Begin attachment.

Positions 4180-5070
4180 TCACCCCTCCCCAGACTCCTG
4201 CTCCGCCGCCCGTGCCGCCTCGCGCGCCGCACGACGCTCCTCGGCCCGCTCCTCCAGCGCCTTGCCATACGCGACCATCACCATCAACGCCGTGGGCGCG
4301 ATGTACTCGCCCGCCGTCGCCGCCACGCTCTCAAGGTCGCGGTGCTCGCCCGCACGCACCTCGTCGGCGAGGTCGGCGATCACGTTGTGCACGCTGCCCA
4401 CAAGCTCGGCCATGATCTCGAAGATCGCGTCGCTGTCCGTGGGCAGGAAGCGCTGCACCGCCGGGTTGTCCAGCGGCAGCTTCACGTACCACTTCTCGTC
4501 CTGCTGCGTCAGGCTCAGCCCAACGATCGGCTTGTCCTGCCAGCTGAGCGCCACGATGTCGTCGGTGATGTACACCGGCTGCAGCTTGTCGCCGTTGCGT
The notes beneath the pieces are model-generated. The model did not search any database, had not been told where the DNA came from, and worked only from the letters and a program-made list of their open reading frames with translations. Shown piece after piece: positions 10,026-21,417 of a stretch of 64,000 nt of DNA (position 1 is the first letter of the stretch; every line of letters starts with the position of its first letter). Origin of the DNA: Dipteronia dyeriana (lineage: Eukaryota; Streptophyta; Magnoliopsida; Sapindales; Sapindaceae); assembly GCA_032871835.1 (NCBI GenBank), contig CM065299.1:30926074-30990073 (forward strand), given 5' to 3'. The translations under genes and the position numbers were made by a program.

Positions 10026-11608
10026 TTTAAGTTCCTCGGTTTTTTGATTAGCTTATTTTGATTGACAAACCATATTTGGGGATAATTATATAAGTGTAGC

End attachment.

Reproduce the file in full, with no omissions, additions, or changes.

Positions 4180-5070
4180 TCACCCCTCCCCAGACTCCTG
4201 CTCCGCCGCCCGTGCCGCCTCGCGCGCCGCACGACGCTCCTCGGCCCGCTCCTCCAGCGCCTTGCCATACGCGACCATCACCATCAACGCCGTGGGCGCG
4301 ATGTACTCGCCCGCCGTCGCCGCCACGCTCTCAAGGTCGCGGTGCTCGCCCGCACGCACCTCGTCGGCGAGGTCGGCGATCACGTTGTGCACGCTGCCCA
4401 CAAGCTCGGCCATGATCTCGAAGATCGCGTCGCTGTCCGTGGGCAGGAAGCGCTGCACCGCCGGGTTGTCCAGCGGCAGCTTCACGTACCACTTCTCGTC
4501 CTGCTGCGTCAGGCTCAGCCCAACGATCGGCTTGTCCTGCCAGCTGAGCGCCACGATGTCGTCGGTGATGTACACCGGCTGCAGCTTGTCGCCGTTGCGT
The notes beneath the pieces are model-generated. The model did not search any database, had not been told where the DNA came from, and worked only from the letters and a program-made list of their open reading frames with translations. Shown piece after piece: positions 10,026-21,417 of a stretch of 64,000 nt of DNA (position 1 is the first letter of the stretch; every line of letters starts with the position of its first letter). Origin of the DNA: Dipteronia dyeriana (lineage: Eukaryota; Streptophyta; Magnoliopsida; Sapindales; Sapindaceae); assembly GCA_032871835.1 (NCBI GenBank), contig CM065299.1:30926074-30990073 (forward strand), given 5' to 3'. The translations under genes and the position numbers were made by a program.

Positions 10026-11608
10026 TTTAAGTTCCTCGGTTTTTTGATTAGCTTATTTTGATTGACAAACCATATTTGGGGATAATTATATAAGTGTAGC